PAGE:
Water hyacinths (Eichhornia) are free-floating, aquatic flowering plants with a definite preference for warm weather. They belong to the genus Eichhornia. These natives of South American tropical waters enjoy a worldwide distribution now and are very popular in home water features.
The plants float on the water, with only the hairy fibrous root system staying underwater. However, if the roots touch the soil, as it usually happens at the edge of the ponds, they dig into the wet mud, resulting in vigorous growth. The leaf stalks are bulbous with air spaces inside, keeping the leaves and flower stalks afloat. Stolons sent out from the highly reduced stem bear baby plants, which stay connected to the mother, forming colonies. They grow rapidly and double in size in one to two weeks.
Being tropical plants, they are naturalized in Florida and parts of Texas and California. They do well in USDA zones 9 - 11, but can be successfully grown in tubs and over wintered in greenhouses in other zones. In the northern states, they are treated as annuals as they die out below 200 to 250 F.
Procuring the Plants
Many garden centers have water hyacinths in stock. Buy only a few plants at a time as they reproduce rapidly. Most people will gladly give away excess plants. A small offshoot is enough to start growth. They can be propagated from seeds too, but they should be planted before they go into dormancy. Water hyacinths come in seven different species, but the flower color remains light pink to lavender, although it can sometimes be white. A few popular ones include:
- Eichhornia crassipes is the common water hyacinth.
- Eichhornia azurea, or Peacock hyacinth, likes to be potted and has fragrant flowers.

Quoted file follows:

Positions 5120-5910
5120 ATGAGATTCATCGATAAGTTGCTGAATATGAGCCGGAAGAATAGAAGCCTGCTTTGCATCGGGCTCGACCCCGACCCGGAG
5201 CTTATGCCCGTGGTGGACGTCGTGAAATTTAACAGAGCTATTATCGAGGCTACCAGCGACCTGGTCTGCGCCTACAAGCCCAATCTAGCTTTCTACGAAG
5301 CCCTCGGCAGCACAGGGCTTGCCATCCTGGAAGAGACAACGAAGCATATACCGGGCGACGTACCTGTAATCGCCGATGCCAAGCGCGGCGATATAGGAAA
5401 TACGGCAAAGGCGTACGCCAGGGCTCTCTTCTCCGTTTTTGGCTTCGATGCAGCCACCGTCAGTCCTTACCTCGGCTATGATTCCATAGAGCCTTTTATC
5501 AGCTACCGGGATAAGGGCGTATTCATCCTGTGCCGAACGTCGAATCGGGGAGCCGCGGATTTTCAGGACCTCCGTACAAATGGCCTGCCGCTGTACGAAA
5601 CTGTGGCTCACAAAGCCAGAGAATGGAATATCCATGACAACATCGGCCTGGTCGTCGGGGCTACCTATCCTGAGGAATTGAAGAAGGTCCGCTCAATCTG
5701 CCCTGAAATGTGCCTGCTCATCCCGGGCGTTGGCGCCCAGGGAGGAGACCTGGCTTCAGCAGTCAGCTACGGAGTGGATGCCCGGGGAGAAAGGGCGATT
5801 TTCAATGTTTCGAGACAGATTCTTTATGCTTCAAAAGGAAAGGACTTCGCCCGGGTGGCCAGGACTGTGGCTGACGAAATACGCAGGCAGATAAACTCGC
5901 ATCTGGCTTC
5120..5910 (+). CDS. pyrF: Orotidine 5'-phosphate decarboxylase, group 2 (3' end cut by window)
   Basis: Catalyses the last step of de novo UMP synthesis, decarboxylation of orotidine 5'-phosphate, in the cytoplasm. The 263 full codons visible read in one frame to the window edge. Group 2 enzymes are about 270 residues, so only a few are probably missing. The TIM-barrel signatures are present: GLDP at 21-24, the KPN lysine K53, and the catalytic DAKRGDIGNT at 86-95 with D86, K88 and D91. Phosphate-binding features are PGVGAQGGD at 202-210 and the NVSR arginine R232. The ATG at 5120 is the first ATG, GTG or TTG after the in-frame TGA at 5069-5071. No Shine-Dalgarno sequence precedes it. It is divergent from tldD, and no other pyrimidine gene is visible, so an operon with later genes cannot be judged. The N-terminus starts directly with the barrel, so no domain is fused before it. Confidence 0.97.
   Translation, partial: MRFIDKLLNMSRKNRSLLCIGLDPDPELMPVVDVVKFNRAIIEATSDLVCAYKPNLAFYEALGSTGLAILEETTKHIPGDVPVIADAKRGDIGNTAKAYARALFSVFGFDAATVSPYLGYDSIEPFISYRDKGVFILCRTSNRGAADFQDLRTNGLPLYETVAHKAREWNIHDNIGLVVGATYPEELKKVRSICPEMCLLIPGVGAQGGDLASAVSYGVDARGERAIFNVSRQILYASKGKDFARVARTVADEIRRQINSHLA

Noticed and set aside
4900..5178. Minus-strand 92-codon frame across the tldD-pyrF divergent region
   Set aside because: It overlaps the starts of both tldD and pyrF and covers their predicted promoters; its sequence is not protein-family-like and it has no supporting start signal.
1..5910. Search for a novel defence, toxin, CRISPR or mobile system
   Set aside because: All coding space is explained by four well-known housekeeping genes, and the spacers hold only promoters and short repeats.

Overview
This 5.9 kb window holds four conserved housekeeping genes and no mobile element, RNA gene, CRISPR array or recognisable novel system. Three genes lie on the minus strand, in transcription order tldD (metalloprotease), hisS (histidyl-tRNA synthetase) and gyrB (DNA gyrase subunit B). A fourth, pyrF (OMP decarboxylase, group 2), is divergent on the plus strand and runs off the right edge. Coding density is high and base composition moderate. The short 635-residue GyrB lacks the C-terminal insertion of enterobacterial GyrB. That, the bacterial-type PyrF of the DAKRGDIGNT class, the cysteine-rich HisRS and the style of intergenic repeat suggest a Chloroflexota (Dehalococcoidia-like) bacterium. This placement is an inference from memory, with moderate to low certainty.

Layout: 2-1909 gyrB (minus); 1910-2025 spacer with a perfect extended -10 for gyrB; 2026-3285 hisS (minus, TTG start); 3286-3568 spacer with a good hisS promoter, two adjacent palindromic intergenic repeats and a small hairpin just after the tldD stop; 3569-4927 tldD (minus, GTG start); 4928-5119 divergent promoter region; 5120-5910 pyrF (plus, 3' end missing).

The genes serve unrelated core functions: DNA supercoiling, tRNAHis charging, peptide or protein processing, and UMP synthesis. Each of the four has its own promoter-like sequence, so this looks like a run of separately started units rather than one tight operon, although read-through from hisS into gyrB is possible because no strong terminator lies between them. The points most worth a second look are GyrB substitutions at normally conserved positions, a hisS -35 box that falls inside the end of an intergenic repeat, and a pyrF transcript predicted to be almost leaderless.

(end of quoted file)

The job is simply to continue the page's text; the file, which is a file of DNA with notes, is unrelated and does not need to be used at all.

- Eichhornia paniculata, or Brazilian water hyacinth, is smaller and less invasive.
They are prohibited in Florida and Texas, and discouraged in California. Check whether growing from existing wild stock is permitted.
Eichhornias can be grown in pots, tubs, and ponds of any size. Just put them in the water in spring after removing damaged leaves and some of the darker colored, older roots. They do well with guppies, minnows, and turtles.
- Warmth is the main requirement for growth; they flower best in summer months.
- A sunny location will ensure a continuous supply of flowers. In shady areas plants become taller and darker with few flowers.
- Nutritional supplementation with a potash fertilizer may be necessary, especially in small ponds with limited animal life.
- Neutral or near neutral water is preferred.
- Though free-floating, adding a little soil to the container is good for them.
Maintenance and Care
Yellow leaves indicate nutrient deficiency. Fertilizers that are not harmful to aquatic animals can be added directly into the pond. Standing the plants in Miracle-Gro for a day or two and returning them to the pond will also help.
In areas with cold winters, the plants will wither and turn to slush. Removing the plants completely in late fall will help avoid a mess. Save a few for the next growing season by keeping them in a tub in a warm, bright place indoors.
Besides being esthetically appealing, the plants have a few uses.
- Cleaning water
- Preventing algal blooms and purifying water contaminated with heavy metals and other toxic chemicals
- Providing bio waste for compost - Eichhornia mats, raked off the water and allowed to dry for a day or two, can be added to compost heaps with great results.
Rich in proteins, water hyacinths make good cattle feed. The leaves and flowers are considered good for human consumption too, but only after cooking as they contain high amounts of calcium oxalate crystals, which cause itching. Only plants growing in clean water, uncontaminated by chemical effluents, should be used.
Aquatic Life Protection
The hairy roots offer a safe zone to fish eggs and tiny fries. They are good recyclers of nitrogenous waste generated by fish and other aquatic animals. Some fish nibble the roots.
Eichhornias provide an ideal home for mosquitoes to breed. Solutions include keeping the water agitated with a water pump, growing larvae-eating fish such as guppy and gambusia, and using mosquito dunks.
Vigorous growth makes the plant a menace in ponds and lakes in warm areas. They destroy oxygenating plants by reducing light and nutrition, killing animals that depend on these plants for food and oxygen. However, in a garden setting, just pull out excess plants and add them to the compost heap. Never discard them in or near a water source.
Enjoy Water Hyacinth Beauty Cautiously
Having a few of these hyacinths will brighten up your pond or water feature. Don't go overboard with them and provide proper maintenance to keep everything in control.